He had it all. Big dinners and frequent travels around the globe. His home was the envy of many, particularly his kitchen. In there many good memories were made. His obliging wife worked tirelessly to please every weary traveller that paid him a visit. He would entertain these guests with his huge selection of wines and liquors. He was no wine connoisseur but he took great pride in the knowledge he knew about the finer things in life. Mind you, he couldn’t afford the more extravagant aspects of this glamorous and luxurious life but he knew about it. Simply because from a young age he was a ferocious reader. Reading was always an escape while struggling in poverty. You see he worked hard to escape the life of a labourer of which his father was. He sloughed and he excelled in school to forge a nice providing job in the government. Like all governments, their servants make up the majority of the middle class and he was contended with his life in this class.
The partnership between him and his wife was instantaneous from the beginning itself when he courted her as a very young dashing officer and she a young naive nurse. How they met would be for another time. The age was for the romantic and at that time feminism had just sprouted from its very little seed decades back. So it wasn’t atypical for the partner of a fairer sex to be the one that was more obliging. She had fierceness in her and many called her cili padi but this all wilted away as they slowly fell for one another. Her mother had always chastised her for not learning the skills required to be an obedient housewife because it was expected of her and her culture but when he proposed for her hand in marriage, she slipped into the role of an obedient housewife as easily as a silk glove into the hand of a virgin damsel. The reason for her fierceness and penchant to not turn out like her mother, who was the ever sacrificing wife and doting mother, was because her father was a chronic gambler and alcoholic. He would waste away his weekly earnings on a game of mahjong and return home only to take away all her mother’s earnings too. Leaving them hungry for days and only white rice as their supper.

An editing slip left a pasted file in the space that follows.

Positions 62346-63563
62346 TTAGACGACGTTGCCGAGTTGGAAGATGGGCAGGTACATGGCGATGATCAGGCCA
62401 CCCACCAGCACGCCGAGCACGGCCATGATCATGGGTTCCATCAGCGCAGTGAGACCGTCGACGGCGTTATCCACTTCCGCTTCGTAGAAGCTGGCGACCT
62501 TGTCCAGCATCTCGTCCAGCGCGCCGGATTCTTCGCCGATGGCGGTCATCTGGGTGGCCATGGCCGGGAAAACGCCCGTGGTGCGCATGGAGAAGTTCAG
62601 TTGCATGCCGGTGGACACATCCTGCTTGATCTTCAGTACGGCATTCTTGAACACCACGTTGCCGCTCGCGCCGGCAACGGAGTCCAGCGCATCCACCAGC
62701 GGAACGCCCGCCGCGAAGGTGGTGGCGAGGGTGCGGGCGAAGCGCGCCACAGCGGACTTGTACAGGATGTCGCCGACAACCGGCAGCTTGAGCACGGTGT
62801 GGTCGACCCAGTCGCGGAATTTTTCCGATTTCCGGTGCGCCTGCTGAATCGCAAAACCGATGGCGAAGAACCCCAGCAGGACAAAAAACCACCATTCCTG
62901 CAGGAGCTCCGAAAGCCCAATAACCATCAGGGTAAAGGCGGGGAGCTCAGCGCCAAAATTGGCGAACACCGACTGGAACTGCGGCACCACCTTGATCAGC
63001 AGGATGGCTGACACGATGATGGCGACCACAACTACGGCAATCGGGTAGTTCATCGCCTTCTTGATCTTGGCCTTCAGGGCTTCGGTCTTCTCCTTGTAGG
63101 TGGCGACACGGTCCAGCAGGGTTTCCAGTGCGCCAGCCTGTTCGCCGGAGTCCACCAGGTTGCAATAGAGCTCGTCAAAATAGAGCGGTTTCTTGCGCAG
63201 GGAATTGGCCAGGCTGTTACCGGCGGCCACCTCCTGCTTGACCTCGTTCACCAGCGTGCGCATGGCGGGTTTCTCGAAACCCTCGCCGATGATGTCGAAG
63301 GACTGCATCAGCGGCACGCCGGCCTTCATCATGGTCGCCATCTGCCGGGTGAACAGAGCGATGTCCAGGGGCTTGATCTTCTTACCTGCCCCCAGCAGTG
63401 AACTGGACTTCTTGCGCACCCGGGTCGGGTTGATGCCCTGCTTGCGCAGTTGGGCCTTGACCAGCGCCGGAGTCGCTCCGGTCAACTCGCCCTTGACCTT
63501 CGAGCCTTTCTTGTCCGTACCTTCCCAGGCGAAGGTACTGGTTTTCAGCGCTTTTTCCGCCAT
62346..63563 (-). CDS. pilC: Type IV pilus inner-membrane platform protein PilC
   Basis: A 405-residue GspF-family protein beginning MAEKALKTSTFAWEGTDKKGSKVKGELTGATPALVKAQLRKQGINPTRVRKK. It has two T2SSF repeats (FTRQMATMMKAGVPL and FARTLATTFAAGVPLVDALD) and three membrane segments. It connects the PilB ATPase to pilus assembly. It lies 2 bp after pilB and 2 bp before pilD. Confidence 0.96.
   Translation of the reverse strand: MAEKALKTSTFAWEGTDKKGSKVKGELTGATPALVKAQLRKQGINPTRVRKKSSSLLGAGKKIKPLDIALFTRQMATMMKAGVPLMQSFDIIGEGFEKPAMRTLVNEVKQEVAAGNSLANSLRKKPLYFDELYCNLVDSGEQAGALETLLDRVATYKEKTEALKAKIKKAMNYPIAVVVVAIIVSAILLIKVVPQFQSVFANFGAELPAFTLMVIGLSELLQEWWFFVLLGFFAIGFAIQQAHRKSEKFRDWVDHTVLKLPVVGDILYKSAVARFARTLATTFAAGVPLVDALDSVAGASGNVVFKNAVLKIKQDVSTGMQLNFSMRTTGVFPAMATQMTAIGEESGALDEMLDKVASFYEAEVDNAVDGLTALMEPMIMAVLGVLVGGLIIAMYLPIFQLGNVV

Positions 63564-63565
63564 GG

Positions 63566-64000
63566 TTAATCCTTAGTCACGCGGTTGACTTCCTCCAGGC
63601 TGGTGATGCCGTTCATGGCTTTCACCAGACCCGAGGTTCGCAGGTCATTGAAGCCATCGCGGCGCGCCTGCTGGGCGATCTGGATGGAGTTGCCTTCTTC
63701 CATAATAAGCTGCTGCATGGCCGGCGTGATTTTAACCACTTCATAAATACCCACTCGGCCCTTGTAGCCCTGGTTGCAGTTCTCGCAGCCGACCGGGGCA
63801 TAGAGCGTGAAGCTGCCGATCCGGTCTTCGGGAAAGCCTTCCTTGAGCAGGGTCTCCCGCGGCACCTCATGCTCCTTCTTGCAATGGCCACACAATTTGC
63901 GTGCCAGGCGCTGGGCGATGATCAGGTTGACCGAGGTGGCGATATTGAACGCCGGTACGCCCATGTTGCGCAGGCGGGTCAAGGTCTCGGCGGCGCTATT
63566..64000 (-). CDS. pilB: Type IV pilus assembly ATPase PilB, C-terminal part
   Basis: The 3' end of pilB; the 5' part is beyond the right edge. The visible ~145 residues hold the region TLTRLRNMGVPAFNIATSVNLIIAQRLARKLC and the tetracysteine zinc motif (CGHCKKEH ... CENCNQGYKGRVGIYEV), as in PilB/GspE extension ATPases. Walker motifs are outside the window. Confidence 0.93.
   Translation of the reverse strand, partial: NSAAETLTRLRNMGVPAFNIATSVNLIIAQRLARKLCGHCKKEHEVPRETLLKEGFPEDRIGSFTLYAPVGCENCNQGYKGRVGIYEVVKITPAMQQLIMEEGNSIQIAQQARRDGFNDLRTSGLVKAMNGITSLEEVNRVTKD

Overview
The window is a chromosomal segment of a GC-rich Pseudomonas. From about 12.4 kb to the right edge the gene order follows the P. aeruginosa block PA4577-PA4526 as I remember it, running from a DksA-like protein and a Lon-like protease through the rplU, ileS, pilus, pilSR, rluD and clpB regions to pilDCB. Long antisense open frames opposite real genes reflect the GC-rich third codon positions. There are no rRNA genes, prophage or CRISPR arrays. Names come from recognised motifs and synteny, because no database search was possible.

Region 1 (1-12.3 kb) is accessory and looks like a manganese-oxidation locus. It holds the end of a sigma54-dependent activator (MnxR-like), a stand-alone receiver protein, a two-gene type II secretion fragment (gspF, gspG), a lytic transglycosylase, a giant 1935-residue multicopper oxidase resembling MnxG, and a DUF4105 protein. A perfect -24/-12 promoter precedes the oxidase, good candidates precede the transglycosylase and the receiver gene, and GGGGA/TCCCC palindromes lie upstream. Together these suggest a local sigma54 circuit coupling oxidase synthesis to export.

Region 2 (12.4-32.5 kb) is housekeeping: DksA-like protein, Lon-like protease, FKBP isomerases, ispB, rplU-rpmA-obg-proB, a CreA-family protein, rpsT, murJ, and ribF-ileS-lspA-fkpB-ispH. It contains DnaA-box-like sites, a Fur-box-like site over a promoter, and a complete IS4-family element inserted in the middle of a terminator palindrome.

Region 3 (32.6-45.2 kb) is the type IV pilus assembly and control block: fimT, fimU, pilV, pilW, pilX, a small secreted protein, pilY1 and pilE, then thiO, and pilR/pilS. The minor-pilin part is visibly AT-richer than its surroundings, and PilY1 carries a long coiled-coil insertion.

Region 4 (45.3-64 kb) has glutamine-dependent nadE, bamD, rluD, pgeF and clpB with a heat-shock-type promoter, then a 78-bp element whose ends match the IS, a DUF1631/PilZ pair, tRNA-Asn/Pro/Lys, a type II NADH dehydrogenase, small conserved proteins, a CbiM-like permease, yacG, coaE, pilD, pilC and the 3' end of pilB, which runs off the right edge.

And so the dashing officer and his loving housewife built a warm cozy nest in a small town not to distanced away from their families. This wasn’t hard because they both came from big families each with siblings as many as the fingers on your left hand. They rejoiced at the opportunity to start off a life borne from their imagination and his reading to live the life of a chic modern more western family. They pictured white picket fence, classical music in the background, the cling and clang of silverware and the taste of red wine at the dining table instead of the chatter of chopsticks.
They began, like every other young newly married couple, in the most frugal of manners. Life was good but they were not released off the burden of their families. The shackles of poverty were not removed entirely just yet. The western lifestyle that they had envisioned took a while to materialise but they assured themselves that they would always get a taste of it. His stature grew as the officer in the small town and his circles in society grew as well. Quite a few from these circles shared the dream, laughed at the same jokes and cried at the same misfortune of another. These, surely enough, became the clique that the officer and his housewife soon began to play host in their new warm nest. This was the lifestyle that he and his housewife forged in their partnership. The friends came and went but they played host no matter over the next four decades.
Both of their siblings soon led their own lives and charted their own futures as they matured. This certainly helped with the couple and their dream for this picket fence home. One of her sisters though, struggled to find a footing. This sister of hers didn’t have big dreams nor desires. She was not entirely distraught with the taught that her life wouldn’t amount to anything, moving slowly in life like a light pebble in a stream. May visited the white picket fence home often and always admired her sister and the life she lead. May’s admiration was entirely sincere, even ecstatic at times because she could be part of it during her visits. But over time, a longing gave rise to a pang of jealousy.